Don’t call the Police, We’re just counting Birds!

Quick! How many turkeys do you see?

Quick! How many turkeys do you see? (answer below)

We are part of Project Feederwatch which is operated by the Cornell Lab of Ornithology. Sounds fancy, but basically from November to April we just count all of the birds that visit our backyard feeders. We spend two days counting every week leaving five days when we don’t count in between. Got that?  We don’t spend 48 hours staring at the feeders, its a spot check thing and we count how many of each kind of bird we see at one time. We have 15 feeding stations so it sometimes takes both of us calling from different sides of the house. “I’ve got four juncos and 10 pine siskins over here”, while Curt is calling out 2 juncos and 15 pine siskins on his side. So 6 juncos and 25 siskins get put on the list. We were doing that this past Saturday and Sunday.

To make this weekend even crazier, Sunday was our CBC day, the Audubon Christmas Bird Count. We are assigned approximately 4 square miles to cover over a 24 hour period. That includes our household feeders but it also means we have to hit the road with our binoculars and see what we can see or in the case of owls, hear what we can hear. And hitting the road means creeping along the road, periodically pulling on to the shoulder while frustrated pickup drivers blast past us. Or stopping in front of houses and peering, with our binoculars, at feeders in yards while the residents look at us out of their windows probably contemplating a call to the authorities. We do have “Christmas Bird Count Volunteer” signs in our car windows but that probably doesn’t mean anything to people.

The day started out foggy, drizzly and in the 40’s. Curt tried to call down some owls just before dawn but had no luck. Even action at our feeders was slow, the birds were hunkered down waiting for the rain and fog to lift. Around 10am we headed out on our first search.

Dreary start to the day

Dreary start to the day

We found about 3 dozen bedraggled pigeons (rock dove), a couple of crows, a bunch of mourning doves and house sparrows. Best sighting of that trip was five red-tail hawks but we figured once the fog lifted it would get busy. All those hunkered down birds would be hungry. That first trip took about 90 minutes. Time for lunch.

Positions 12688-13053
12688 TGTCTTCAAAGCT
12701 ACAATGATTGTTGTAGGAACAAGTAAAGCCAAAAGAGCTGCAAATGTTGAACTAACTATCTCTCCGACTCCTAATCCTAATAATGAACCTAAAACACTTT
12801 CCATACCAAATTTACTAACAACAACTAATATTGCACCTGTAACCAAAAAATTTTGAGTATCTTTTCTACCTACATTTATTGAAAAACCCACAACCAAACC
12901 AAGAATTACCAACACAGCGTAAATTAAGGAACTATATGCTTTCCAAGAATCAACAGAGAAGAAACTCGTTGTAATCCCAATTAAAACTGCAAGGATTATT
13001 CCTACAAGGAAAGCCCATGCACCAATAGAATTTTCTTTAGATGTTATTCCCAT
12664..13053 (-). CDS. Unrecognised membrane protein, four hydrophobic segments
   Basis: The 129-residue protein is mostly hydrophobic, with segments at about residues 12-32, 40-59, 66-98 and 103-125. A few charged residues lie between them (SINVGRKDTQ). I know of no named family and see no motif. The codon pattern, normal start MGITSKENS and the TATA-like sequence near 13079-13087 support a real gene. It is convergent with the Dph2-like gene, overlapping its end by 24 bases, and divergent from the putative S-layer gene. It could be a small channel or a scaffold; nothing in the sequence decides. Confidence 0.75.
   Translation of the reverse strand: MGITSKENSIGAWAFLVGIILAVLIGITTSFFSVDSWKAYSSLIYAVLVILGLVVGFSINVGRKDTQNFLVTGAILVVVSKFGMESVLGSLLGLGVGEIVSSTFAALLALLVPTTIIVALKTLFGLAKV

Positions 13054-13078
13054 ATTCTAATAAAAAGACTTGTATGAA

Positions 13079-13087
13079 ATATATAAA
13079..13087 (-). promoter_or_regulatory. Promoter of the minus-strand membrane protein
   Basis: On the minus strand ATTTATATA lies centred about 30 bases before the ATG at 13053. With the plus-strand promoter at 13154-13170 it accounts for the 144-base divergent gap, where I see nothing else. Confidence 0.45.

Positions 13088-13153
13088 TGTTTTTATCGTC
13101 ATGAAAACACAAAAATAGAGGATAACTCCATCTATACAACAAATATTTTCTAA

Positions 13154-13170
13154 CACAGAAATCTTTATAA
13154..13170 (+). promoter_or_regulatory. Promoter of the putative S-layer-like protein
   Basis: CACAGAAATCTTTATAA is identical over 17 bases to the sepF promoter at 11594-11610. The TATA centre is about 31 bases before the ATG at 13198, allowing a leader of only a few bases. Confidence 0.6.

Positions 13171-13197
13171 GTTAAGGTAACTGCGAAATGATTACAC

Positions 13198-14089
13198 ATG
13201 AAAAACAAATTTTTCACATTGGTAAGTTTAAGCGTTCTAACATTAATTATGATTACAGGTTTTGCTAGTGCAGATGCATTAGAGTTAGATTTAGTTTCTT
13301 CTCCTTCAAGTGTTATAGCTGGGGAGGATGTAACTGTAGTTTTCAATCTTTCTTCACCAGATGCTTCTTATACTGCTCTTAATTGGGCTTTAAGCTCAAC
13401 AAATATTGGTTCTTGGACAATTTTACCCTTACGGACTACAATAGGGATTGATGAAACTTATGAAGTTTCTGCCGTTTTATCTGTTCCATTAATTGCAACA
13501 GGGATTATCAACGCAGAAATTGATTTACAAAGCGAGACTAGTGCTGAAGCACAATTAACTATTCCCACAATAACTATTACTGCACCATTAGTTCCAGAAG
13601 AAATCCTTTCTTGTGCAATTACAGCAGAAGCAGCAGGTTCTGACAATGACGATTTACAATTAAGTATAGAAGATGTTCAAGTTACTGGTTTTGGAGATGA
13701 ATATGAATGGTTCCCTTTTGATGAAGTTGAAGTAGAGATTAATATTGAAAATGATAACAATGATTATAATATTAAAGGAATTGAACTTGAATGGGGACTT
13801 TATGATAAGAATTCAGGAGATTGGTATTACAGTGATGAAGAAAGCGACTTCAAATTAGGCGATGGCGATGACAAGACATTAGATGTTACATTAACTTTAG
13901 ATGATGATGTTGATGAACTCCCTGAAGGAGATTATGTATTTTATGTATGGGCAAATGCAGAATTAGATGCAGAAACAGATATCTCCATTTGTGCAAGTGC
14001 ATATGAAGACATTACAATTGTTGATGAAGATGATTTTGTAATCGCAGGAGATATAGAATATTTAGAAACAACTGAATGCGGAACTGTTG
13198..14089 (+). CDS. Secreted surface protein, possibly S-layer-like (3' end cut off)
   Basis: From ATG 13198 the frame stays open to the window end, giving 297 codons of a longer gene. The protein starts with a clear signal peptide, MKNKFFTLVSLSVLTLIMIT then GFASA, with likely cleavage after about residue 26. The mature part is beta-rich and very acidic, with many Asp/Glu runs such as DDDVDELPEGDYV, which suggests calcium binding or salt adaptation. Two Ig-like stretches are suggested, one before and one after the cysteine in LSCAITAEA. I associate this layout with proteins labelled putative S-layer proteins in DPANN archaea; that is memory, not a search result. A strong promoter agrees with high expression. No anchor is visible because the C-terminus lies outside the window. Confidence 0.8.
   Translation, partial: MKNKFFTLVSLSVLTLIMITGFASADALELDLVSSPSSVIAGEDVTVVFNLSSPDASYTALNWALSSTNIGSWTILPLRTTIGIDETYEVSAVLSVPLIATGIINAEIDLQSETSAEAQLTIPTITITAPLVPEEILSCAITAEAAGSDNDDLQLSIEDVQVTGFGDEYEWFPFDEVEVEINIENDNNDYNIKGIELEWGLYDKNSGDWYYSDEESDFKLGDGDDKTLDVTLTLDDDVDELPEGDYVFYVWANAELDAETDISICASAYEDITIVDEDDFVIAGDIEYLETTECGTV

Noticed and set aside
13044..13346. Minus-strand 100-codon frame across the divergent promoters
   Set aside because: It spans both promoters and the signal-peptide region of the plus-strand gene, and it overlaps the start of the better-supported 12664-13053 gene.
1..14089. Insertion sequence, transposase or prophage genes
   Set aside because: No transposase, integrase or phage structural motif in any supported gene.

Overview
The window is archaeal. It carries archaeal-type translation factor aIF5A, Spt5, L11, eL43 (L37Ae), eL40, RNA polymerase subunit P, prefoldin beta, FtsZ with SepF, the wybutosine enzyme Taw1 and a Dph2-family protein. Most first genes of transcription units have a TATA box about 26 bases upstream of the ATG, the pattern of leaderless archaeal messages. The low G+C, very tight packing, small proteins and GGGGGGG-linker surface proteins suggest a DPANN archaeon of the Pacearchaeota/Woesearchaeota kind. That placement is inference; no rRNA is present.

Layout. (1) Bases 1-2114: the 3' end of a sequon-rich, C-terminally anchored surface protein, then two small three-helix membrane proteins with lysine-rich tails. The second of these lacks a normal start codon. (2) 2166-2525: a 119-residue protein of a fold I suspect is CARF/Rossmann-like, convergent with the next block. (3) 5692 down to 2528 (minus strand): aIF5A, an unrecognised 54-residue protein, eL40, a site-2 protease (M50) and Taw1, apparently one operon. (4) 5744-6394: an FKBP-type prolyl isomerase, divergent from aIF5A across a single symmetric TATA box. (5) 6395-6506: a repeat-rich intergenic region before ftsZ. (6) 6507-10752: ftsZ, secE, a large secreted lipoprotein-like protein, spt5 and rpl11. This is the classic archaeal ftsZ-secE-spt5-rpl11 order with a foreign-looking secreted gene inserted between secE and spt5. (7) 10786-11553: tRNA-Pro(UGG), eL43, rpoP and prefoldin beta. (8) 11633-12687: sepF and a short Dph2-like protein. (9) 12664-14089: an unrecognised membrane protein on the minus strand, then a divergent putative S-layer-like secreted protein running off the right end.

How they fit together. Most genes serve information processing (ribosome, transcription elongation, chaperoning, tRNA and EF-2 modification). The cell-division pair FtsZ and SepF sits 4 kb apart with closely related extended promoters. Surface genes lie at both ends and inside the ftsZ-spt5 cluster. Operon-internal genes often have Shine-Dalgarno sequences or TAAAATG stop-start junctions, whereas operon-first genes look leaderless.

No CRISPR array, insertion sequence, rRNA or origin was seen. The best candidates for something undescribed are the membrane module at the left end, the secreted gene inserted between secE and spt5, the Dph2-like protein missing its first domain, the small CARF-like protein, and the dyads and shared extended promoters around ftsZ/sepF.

Our next trip began at 1pm and it was much better. We saw turkeys (see the photo at top of the post). There are 17 in that picture but we saw 24 total. You have the luxury of looking at a still picture, in the field these guys are about 200 yards away and they are moving. The extra 7 were to the left and heading behind some tree snags as I took this shot. Around the next bend we found the starling mother-lode.


Those are not leaves on those trees, those are starlings. Way at the top of the picture you can see a line of birds on the wire, this extends out of the picture and continues to the other side of the road, behind us. Obviously we estimate in this case, it’s tough to count every one. But on this wire alone I can count 45. Our total estimate: 1000 birds (some, nervous about us stopping, had taken wing by the time we could take the picture).birds on wireOn the remainder of this trip we saw a bald eagle, cardinals, juncos, kestrels and a variety of woodpeckers. Our last trip into the field was around 3:30pm and it was already getting dark. We figured we wouldn’t be seeing anymore birds when, as the light was failing, two big strings of Canada geese, coming in for the night, flew over our car. Nice finish to a day that started out so dreary.


How many geese do you see? We estimated 75. Jeanne actually counted the dots in the photo – 82 – pretty close for poor lighting and the birds moving away from us!

Finally, I did go out in the evening with the iPad and played owl calls hoping to get a great-horned owl to respond….all I got was barking dogs. Better luck next time.


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